Stuffed Eggplant with Lamb and Pine Nuts

By Kelly Arthrell – November 1, 2014
photo by Brian Fitzsimmons

What You Need

4 medium eggplants, halved lengthwise
8 tablespoons olive oil
1 ½ teaspoon ground cumin
1 ½ tablespoons sweet paprika
1 tablespoon ground cinnamon
2 yellow onions, finely chopped
1 pound ground lamb
½ cup pine nuts
½ cup flat-leaf parsley, finely chopped
2 teaspoons tomato paste
3 teaspoons sugar (substitute honey to make this Paleo-friendly)
2/3 cup water
2 tablespoons freshly squeezed lemon juice
2 teaspoons tamarind paste (I like to use Noc Me Chua Tamarind Concentrate, usually found in the Asian cooking aisle)
4 cinnamon Sticks
Salt and freshly ground black pepper

How to Make It

Preheat the oven to 425 degrees Fahrenheit.

Place the eggplant halves skin side down in a roasting pan large enough to accommodate them snugly. Brush the flesh with 5 tablespoons of olive oil and season generously with salt and black pepper. Roast until golden brown, about 20 minutes. Remove from the oven, and allow to cool slightly.

While the eggplants are cooking, start making the stuffing by heating the remaining 3 tablespoons of olive oil in a large frying pan. Mix together the cumin, paprika, and ground cinnamon, and add half of this spice mix and the onions to the pan. Cook over medium-high heat for about 8 minutes, stirring often, before adding the lamb, pine nuts, parsley, tomato paste, 1 teaspoon of sugar, 2 teaspoons salt, and some black pepper. Continue to cook and stir for another 8 minutes, until the meat is thoroughly cooked.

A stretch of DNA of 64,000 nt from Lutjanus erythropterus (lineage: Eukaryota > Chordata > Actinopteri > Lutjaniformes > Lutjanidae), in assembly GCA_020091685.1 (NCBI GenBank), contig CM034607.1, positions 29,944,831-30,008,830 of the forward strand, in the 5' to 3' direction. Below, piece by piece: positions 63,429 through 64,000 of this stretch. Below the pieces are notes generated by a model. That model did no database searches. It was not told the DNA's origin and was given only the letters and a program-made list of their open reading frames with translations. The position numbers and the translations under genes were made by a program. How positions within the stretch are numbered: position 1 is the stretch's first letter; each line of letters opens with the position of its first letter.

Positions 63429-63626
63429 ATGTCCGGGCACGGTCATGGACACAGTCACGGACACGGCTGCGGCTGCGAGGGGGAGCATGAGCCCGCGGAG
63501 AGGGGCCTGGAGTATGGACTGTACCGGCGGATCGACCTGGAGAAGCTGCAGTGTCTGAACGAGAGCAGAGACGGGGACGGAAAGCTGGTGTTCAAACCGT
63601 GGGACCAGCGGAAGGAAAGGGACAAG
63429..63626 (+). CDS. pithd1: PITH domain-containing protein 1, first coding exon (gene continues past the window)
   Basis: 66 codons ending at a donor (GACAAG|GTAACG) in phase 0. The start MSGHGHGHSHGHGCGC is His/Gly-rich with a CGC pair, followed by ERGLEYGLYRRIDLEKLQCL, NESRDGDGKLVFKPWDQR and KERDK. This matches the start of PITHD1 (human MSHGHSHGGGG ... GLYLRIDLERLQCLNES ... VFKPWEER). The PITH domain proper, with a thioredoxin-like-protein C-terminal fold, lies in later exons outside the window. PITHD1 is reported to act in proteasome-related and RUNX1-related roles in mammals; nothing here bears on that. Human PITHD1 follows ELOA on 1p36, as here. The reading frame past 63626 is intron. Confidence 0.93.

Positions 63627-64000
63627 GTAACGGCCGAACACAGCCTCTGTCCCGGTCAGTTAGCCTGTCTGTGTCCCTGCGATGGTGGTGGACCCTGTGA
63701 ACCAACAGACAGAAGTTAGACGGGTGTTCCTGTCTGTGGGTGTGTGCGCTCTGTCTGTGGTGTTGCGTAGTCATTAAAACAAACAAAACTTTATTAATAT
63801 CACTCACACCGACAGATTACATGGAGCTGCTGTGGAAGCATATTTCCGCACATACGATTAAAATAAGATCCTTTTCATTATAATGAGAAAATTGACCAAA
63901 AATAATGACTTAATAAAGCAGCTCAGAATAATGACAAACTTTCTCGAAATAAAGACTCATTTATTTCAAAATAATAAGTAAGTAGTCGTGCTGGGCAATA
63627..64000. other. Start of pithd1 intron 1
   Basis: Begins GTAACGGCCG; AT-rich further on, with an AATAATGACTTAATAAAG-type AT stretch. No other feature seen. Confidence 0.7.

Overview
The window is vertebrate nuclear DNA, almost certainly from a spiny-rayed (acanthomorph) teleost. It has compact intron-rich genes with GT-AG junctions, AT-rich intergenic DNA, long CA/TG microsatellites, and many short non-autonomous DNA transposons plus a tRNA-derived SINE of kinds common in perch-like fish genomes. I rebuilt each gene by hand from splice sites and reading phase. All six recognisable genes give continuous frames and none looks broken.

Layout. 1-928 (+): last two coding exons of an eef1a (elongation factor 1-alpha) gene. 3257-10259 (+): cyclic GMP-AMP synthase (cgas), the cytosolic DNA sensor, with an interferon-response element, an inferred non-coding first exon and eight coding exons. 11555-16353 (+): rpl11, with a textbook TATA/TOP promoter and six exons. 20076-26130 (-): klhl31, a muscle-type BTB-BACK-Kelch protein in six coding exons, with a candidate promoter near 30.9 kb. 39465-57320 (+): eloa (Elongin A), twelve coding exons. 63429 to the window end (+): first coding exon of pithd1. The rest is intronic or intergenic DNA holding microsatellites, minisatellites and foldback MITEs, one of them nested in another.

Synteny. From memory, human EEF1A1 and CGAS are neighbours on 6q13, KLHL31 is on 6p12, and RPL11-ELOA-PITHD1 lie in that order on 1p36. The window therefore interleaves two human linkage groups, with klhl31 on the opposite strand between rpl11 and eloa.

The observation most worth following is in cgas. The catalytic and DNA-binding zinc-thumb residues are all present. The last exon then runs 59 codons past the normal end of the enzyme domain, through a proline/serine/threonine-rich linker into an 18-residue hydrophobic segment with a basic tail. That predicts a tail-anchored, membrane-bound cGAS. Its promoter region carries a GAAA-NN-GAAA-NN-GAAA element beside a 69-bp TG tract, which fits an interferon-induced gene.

Place the remaining spice mix in a bowl and add the water, lemon juice, tamarind, the remaining 2 teaspoons sugar, the cinnamon sticks, and ½ teaspoon salt. Mix well.

Reduce the oven temperature to 375 degrees Fahrenheit. Pour the spice mix into the bottom of the roasting pan containing the eggplant. Spoon the lamb mixture on top of each eggplant. Cover the pan tightly with aluminum foil, return to the oven, and roast for 1 ½ hours (the eggplants should be completely soft and the sauce thick). Twice during the cooking, remove foil and baste the eggplants with the sauce, adding some water if the sauce dries out. Serve warm, not hot.

Recipe adapted from Jerusalem by Yotam Ottolenghi and Sami Tamimi.

Did you know? 
Biologically, eggplants are a fruit; they belong to the nightshade family, which also includes tomatoes, potatoes, and peppers. Eggplants can be white or deep purple (aubergine). Treat them like bananas; the flesh will turn brown quickly, so cut them right before using. One cup of cooked eggplant contains 25 calories. 


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